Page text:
There are very few bikes on this village; my kids don't own a bike.  Josiah tells me that this one belongs to one of his friends who got it because he was the "best boy" on his Watoto Choir tour.  If you are one of the privileged children who get a bike, you are expected to share it with everyone else.  And I do mean EVERYONE ELSE.  I will never cease to be amazed at how much better Ugandans are at sharing than we Westerners are.

Other news that you may find interesting (or repulsive) is that November is grasshopper season here.  While we get excited about roasted turkey back home, Ugandans get excited about eating fried grasshoppers.   I have read accounts by other North Americans that suggest Ugandans are so poor they resort to eating these insects because there is simply nothing else to eat.  That's really not true.  They eat them because they genuinely like them, and these grasshoppers are considered quite the seasonal delicacy.  This past Saturday, Josiah, Judah, and their buddies literally spent all morning in the grass field collecting the critters.  Our friend, Mama Andrew, came over to cook them for the boys.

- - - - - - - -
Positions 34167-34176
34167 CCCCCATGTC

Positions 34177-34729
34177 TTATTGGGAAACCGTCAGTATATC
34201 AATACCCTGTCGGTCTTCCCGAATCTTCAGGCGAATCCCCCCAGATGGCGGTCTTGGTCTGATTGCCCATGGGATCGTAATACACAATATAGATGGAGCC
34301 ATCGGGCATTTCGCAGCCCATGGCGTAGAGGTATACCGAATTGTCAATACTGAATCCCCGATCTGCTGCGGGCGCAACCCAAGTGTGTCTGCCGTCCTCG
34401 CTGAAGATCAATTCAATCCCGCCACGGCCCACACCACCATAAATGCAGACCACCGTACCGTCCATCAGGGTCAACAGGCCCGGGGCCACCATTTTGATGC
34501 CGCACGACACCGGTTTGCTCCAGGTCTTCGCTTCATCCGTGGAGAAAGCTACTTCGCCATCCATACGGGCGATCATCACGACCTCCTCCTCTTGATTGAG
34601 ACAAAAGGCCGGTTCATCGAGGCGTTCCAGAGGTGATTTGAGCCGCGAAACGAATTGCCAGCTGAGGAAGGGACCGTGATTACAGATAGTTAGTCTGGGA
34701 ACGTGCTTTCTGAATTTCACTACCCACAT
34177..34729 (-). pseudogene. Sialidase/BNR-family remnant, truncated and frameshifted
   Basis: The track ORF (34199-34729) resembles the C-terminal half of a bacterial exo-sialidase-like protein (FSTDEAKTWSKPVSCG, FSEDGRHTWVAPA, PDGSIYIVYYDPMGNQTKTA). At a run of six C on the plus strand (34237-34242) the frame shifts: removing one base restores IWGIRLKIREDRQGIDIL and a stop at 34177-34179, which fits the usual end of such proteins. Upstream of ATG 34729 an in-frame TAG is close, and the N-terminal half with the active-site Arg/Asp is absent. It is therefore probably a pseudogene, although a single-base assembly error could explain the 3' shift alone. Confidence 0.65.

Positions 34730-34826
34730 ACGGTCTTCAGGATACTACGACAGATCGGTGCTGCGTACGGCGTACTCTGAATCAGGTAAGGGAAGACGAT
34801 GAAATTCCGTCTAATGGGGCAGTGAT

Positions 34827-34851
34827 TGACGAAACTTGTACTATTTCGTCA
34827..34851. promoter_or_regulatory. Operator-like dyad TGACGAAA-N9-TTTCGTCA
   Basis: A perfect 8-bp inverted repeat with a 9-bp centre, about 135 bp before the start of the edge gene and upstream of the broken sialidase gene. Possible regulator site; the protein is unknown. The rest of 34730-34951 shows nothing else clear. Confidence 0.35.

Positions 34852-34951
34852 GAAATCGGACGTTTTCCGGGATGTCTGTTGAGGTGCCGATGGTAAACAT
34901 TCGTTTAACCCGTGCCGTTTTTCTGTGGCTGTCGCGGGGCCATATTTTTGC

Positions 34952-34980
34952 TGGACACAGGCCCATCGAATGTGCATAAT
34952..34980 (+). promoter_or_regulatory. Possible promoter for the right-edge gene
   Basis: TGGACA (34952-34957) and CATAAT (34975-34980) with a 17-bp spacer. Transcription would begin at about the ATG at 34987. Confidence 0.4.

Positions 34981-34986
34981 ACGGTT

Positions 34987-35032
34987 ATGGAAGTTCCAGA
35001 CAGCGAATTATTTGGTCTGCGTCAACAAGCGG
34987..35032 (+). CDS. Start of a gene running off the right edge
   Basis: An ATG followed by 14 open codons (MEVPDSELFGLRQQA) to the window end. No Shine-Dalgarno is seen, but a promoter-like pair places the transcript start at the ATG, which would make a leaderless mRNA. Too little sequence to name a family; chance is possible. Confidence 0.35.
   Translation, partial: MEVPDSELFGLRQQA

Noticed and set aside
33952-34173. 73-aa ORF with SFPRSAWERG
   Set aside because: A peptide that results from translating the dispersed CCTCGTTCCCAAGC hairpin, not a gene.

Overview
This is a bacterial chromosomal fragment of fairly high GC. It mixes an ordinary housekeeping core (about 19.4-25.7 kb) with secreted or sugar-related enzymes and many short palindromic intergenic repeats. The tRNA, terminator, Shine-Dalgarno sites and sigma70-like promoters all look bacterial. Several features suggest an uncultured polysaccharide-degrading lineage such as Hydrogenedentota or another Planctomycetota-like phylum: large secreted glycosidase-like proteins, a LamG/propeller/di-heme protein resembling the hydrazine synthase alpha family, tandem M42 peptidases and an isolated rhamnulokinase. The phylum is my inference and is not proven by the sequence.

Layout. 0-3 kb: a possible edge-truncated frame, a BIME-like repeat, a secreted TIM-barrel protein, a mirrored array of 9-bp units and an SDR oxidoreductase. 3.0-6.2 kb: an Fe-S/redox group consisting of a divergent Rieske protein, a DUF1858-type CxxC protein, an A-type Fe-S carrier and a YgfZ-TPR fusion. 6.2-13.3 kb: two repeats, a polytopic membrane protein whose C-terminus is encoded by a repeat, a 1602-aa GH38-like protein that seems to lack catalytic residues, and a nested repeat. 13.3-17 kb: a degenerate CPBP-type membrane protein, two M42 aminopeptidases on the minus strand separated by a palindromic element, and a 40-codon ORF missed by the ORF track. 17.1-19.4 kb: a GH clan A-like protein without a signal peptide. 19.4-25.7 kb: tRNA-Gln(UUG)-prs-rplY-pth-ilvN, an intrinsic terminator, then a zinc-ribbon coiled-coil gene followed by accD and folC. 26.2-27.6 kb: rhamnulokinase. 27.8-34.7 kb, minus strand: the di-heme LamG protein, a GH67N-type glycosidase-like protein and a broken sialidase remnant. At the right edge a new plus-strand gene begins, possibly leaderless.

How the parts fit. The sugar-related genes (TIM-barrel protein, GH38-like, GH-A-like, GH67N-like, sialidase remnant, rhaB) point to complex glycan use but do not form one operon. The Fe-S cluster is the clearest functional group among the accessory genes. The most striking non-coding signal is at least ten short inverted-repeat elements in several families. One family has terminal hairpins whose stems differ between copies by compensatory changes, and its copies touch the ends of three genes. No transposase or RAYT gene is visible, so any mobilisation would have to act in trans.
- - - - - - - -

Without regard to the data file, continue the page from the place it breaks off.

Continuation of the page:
I just found it so humorous to see my pot of veggie soup and her skillet of bugs side by side.

 (Btw, that is lemon grass in my pot... not worms!  -in case your imagination is getting the best of you at this point.)  I do wish I had a pic of the boys eating their treat, but the power went out as we sat down.  So, it was fried grasshoppers and carrot-ginger soup by candlelight.  Ha!

We've now reached the soccer field where preparation is fully underway for graduation ceremonies tomorrow.  The school year is different here, so December marks the end of an academic year, graduations, and the beginning of the longest school holiday.  Here are Maurice and Carlos setting up the climbing rope exhibition for tomorrow.
Maurice and his wife, Jean, are teachers here at Suubi.  They are from the UK and are the only other long-term volunteers with Watoto at this point.  Carlos is a short-term volunteer from Brazil.  We do enjoy making friends with the many international volunteers that come through.